Carlos Amorales presents Words of Mouth and Hands, his first solo exhibition in New York at kurimanzutto. It comprises a video installation with a set of original music scores and works on paper that take as their point of departure a creation myth the artist imagined in which a serpent created the underworld by burrowing through the earth with its voice. Together, the artworks follow the transformation of the written word into choral music and the subsequent translation of music into graphic symbols.
Amorales’ six-channel video installation evokes ideas of the sublime through chants. This major work portrays musician, composer, and performer Sarmen Almond singing two poems and the myth of the serpent. As a counterpoint, percussionist Diego Espinosa performs a series of dancefloor rhythms with his hands and body. In another video the hands of the artist are shown browsing through a notebook in which he developed an idiosyncratic system of signs and symbols for conducting choirs. The drawings in this notebook were inspired when seeing a choir director gesticulate with her hands, arms and body. The artist imagined these movements as drawings in the air.
Voices, sounds, traces, gestures, claps, signs and symbols collide as the fragmented elements composing a series of drawings, Motion Clapping, in which the artist uses the contour of his hands to trace the motion of music. The voice and body percussion compositions, commissioned by Amorales for his videos, directly correlate with this body of work. A second series of works on paper depicting a succession of supine profiles suggest both a landscape and a pentagram. A large-format installation of paper banners, Silent Choir, depicts a sequence of spray-painted profiles suggesting the presence of a massive choir in the gallery.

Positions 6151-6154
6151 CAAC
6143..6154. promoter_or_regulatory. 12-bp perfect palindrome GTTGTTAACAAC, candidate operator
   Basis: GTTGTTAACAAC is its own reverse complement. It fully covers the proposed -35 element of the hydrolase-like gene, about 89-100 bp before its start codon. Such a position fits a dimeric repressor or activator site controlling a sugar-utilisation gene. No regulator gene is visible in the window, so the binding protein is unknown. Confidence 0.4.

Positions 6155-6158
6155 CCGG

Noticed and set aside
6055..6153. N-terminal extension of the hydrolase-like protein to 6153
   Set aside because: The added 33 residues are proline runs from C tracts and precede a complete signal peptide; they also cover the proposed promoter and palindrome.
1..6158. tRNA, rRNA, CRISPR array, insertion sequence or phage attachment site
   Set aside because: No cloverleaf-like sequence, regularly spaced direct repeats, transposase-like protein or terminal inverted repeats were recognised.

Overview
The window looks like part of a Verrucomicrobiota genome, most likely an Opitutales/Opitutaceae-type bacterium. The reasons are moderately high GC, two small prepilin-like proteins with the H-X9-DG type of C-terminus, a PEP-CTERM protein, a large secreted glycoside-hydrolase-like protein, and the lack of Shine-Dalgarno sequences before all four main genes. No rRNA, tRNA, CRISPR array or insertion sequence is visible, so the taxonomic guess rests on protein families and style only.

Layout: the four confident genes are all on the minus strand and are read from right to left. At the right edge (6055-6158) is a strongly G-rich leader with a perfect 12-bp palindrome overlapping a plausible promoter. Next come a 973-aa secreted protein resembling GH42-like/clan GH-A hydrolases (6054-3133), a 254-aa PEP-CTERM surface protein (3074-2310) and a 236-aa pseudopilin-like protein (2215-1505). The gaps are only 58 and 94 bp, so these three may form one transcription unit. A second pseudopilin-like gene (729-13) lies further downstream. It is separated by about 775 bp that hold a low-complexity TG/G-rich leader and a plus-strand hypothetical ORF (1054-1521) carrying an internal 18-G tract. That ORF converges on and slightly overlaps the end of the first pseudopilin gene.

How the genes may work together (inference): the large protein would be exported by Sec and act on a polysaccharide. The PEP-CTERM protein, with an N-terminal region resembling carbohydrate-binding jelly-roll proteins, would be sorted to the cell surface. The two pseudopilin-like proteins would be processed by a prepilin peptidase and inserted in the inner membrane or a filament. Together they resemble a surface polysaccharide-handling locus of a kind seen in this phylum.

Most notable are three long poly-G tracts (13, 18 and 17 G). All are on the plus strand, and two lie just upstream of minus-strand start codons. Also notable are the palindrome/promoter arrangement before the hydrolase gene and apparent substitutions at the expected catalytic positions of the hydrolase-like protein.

Words of Mouth and Hands continues the artist’s transdisciplinary inquiry into the relationship between contemporary art and different cultural practices, which in previous works have ranged from wrestling to the music industry, fashion, literature, and cinema. These various areas have interested him for their potential to manifest the sense of existential fragmentation in contemporary life. Through the act of repetition, formal experimentation and conceptual questioning, Amorales offers new perspectives into such practices and displaces them into art.
“During the process of my research, seeing the renown choir director Wilma Ten Wolde conducing the Nationaal Vorouwen Jeugdkoor at a choir festival in Utrecht was something sublime. Out of that experience I keep reflecting about the relationship between the body of the conductor, the choir and the public who listens; how sound is perceived and the language that can be created from it. Observing the conductor’s practice allowed me to connect to the music as a visual artist, consequently developing a language that took the form of a handwritten coded notebook.”
Occupying the gallery space, simple elements such as hands, profiles, colors, dots and lines allow the artist to enter the musicians' language and shape the direction of the performative aspect of the project, creating a formal and a conceptual link between the videos and the graphic artworks.
In an oscillating motion of translation that goes back and forth, Words of Mouth and Hands delves into the ancient and sublime connection between vocal and hand gestures, into their graphical representations. By symbolically presenting an anonymous singing mass, Amorales opens a political stance on the unifying power of singing together and its potential to invoke the will and power of the people for a common cause; hence, pausing the individuals' existential fragmentation through the act of communion. The choir, through vocal and hand gestures, is an expression of a unified whole.